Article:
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Why Infinera Stock Rose 32.6% in July

Keith Noonan, The Motley Fool

What happened

Shares of Infinera (NASDAQ: INFN) got a 32.6% boost in July, according to data from S&P Global Market Intelligence. The stock posted big gains following an investor webcast mid-month and continued to climb amid momentum for the broader market.

INFN Chart

INFN data by YCharts.

Infinera hosted an investor webcast on July 17 to detail its plans for its portfolio of networking products for long-haul, subsea, data center, and metro transport applications. The company stated that these multi-layer networking solutions would provide "industry-leading economics and performance."

A network of connected lines over a city at night.

Image source: Getty Images.

So what

Infinera stock crashed hard in May, falling roughly 28% in the month on the heels of quarterly results that were paired with disappointing guidance. Shares continued to move lower in June following negative analyst coverage. The company's July webcast appears to have assuaged concerns about the long-term outlook for its product portfolio. After the big gains last month, the stock is now basically flat on the year. 

Now what

Infinera reported second-quarter earnings results after the market closed on Aug. 7.  Sales for the period came in at $296.3 million, climbing about 42% year over year and up from $292.7 million in the first quarter but coming in around 1% below the average analyst estimate sales target. The company's non-GAAP (adjusted) net loss for the period was $42 million, working out to a per-share loss of $0.24 and better than the average analyst estimate's target for a loss per share of $0.29.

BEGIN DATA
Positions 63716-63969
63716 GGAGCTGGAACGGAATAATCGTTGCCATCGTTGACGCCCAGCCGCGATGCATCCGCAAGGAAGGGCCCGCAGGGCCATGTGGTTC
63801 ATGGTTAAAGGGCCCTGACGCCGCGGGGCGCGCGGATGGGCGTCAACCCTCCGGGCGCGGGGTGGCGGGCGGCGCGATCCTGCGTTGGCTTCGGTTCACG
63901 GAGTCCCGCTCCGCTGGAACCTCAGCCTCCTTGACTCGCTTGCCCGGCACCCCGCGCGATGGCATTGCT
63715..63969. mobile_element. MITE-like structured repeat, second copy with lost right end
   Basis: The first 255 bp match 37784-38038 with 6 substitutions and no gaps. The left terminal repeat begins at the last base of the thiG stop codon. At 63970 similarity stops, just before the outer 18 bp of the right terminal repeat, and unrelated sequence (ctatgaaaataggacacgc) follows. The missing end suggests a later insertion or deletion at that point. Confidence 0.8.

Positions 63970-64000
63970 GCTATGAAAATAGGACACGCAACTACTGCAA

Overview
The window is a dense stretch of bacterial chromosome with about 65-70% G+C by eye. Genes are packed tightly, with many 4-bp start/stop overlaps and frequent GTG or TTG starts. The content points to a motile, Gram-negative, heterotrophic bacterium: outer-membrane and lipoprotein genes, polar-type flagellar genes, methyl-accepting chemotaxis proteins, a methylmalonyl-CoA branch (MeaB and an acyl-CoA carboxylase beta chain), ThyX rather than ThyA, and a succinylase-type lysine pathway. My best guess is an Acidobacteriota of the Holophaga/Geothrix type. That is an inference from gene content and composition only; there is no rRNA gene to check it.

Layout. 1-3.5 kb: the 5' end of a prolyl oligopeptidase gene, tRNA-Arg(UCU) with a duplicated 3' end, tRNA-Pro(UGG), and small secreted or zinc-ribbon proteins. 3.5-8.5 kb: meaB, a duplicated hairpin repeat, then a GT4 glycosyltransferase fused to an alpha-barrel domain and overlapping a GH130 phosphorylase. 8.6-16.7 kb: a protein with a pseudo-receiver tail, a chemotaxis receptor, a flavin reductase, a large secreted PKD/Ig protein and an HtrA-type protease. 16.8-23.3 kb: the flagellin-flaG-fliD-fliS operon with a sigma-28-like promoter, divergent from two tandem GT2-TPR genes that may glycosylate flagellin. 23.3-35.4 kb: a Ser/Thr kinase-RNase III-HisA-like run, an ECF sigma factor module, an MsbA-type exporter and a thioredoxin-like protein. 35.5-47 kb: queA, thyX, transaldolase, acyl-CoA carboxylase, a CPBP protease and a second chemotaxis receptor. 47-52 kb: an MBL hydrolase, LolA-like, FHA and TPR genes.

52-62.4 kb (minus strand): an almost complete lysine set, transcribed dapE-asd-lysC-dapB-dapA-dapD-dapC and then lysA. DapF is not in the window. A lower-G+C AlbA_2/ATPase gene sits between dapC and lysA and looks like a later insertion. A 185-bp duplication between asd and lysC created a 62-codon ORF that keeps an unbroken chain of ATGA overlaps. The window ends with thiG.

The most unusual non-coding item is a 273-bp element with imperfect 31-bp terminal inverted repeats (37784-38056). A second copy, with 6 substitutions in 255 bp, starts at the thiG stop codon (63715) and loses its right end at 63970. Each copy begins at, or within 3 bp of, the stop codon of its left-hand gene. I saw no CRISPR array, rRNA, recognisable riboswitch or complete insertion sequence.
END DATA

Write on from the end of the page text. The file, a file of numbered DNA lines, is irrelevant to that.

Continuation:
For the third quarter, Infinera is guiding for GAAP revenue of about $328 million and non-GAAP revenue of $330 million. The company expects a GAAP loss per share of approximately $0.40 and a non-GAAP loss of $0.17.


Keith Noonan has no position in any of the stocks mentioned. The Motley Fool recommends Infinera. The Motley Fool has a disclosure policy.

This article was originally published on Fool.com